On the table at this year’s Pork Act Delegate meeting at National Pork Forum, was a proposed checkoff funding increase.
South Dakota delegates proposed a resolution to consider raising the Mandatory Pork Checkoff by 5 cents up to 45 cents per $100 value in hog sales.
Currently all U.S. producers contribute 40 cents for every $100 of sales value to the checkoff. The checkoff has held at this rate since 1996. Pork importers use a sales formula to contribute a similar amount to the national checkoff coffers. These monies are used for national as well as state programs, as state associations get a percentage of their checkoff dollars returned to them.
Among the Pork Act Delegates’ annual responsibilities is to evaluate and determine the checkoff rate. Participating at this year’s meeting were 152 delegates from 45 states and pork importers who sell pork products in the United States.
An extended and varied debate on the idea occurred during the Friday meeting and into the evening state delegate discussions, in anticipation of the vote on Saturday. In the end, South Dakota withdrew the resolution. “We all need to be prepared to discuss this topic at the state level, with our fellow producers,” said Steve Rommereim, a producer delegate from South Dakota. “We need to take a good close look at this and discuss this for the future. We (South Dakota) wanted to raise this issue; we (Pork Act Delegates) don’t have a lot to address, but this is a main charge and it’s very important.”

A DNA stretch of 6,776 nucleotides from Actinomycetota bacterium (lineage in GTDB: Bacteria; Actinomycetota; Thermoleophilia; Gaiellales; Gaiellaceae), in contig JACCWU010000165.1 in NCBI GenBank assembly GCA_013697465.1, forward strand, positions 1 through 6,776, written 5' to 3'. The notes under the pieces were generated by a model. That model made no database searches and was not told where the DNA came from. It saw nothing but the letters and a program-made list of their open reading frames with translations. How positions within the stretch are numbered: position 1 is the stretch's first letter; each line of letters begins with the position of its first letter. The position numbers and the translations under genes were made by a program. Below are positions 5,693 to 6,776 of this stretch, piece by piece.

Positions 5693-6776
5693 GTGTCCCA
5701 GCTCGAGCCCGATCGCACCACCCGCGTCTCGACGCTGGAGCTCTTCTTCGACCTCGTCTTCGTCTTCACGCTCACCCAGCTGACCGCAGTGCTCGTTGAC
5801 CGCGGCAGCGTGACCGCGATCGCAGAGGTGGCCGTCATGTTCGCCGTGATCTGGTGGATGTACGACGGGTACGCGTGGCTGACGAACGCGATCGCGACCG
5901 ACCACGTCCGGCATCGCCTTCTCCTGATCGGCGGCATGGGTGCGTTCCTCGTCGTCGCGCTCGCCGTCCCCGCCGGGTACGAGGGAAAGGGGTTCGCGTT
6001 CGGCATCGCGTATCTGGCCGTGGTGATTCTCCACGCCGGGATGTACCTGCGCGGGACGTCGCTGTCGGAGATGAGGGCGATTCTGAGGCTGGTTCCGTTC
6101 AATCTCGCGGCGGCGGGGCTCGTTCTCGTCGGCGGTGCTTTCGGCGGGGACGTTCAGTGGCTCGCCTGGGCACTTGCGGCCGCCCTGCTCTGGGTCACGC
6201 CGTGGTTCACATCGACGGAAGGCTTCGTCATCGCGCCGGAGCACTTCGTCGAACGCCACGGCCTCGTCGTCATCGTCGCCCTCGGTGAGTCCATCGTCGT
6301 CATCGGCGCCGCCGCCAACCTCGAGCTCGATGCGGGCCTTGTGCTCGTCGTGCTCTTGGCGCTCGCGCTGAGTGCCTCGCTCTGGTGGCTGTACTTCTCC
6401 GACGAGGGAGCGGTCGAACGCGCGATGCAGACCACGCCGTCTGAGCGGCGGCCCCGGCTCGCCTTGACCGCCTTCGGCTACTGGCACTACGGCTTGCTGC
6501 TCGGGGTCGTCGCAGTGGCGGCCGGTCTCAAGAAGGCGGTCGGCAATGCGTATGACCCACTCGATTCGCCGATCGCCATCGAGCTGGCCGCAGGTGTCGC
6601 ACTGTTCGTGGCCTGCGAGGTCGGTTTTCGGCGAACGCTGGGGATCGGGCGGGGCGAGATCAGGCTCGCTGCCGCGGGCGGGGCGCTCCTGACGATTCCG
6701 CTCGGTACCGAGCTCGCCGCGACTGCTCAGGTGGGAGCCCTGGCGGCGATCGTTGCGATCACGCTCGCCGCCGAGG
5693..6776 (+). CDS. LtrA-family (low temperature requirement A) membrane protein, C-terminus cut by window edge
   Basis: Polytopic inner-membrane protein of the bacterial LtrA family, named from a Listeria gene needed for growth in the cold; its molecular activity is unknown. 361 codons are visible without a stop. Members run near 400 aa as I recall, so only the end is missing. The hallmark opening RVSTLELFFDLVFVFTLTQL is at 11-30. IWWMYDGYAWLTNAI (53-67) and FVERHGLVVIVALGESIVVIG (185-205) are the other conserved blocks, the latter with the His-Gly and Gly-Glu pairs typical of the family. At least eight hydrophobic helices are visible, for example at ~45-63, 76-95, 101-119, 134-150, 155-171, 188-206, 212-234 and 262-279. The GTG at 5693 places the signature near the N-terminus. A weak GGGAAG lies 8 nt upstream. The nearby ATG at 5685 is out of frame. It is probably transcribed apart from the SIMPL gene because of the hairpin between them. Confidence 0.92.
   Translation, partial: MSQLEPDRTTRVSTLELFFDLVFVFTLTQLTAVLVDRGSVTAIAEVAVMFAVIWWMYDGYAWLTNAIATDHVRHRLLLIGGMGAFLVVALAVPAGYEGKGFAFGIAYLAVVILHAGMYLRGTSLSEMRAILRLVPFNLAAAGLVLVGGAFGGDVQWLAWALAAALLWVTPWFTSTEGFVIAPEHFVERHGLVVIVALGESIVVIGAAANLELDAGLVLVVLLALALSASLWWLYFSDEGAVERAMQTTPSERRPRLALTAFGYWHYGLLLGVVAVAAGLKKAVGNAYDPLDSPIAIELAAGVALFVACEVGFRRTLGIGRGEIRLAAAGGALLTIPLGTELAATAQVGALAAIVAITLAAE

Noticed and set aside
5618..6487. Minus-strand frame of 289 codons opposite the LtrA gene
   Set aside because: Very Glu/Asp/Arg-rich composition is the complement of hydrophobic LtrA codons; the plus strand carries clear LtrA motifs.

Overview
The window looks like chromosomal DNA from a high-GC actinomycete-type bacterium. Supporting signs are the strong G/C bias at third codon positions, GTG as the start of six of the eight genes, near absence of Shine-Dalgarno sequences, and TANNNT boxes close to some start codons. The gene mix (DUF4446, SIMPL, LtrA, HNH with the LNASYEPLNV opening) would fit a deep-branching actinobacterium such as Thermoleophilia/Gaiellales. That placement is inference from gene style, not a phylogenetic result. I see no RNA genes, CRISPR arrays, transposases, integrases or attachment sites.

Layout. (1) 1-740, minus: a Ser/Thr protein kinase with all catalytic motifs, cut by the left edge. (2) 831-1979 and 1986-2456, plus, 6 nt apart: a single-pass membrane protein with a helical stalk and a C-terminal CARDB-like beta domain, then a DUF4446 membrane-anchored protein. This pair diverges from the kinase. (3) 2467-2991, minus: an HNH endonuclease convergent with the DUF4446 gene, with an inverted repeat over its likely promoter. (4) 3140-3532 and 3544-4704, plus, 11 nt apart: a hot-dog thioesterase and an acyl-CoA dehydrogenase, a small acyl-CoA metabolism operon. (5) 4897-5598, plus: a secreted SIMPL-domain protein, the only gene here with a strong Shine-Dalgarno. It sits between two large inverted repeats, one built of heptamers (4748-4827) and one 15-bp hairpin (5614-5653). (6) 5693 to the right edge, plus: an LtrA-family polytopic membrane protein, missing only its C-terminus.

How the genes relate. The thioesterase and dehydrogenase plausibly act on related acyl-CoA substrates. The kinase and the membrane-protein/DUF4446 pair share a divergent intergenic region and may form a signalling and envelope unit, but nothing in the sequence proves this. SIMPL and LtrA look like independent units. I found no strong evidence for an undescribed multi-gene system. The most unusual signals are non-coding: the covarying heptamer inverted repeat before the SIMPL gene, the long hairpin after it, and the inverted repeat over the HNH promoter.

NPB President Gene Nemechek reiterated that sentiment, telling the delegates: “This accomplished three things. That checkoff rate is one of your main duties; it brought forth a lot of good discussion about what you want to do in the future; built awareness that the Pork Board needs to have a dialogue with producers, industry, states and the National Pork Producers Council.
At the meeting, the National Pork Board approved a 2011 budget for national spending of $62.3 million for pork industry research, education and promotion programs. Among that is $28.4 million, which will be spent on a new ad campaign “Pork. Be Inspired” and promotions to increase domestic pork expenditures.
The Pork Act Delegates did pass two advisements to NPB. One was that NPB continue to be involved in discussions regarding porcine reproductive and respiratory syndrome virus elimination, and support research and education toward developing tools and strategies for PRRS virus elimination.
The other involved supporting NPB’s involvement in such programs as the U.S. Farm and Ranch Alliance, with the intent to advance balanced information on modern agriculture and “it’s role in feeding people and providing safe, wholesome, affordable food.”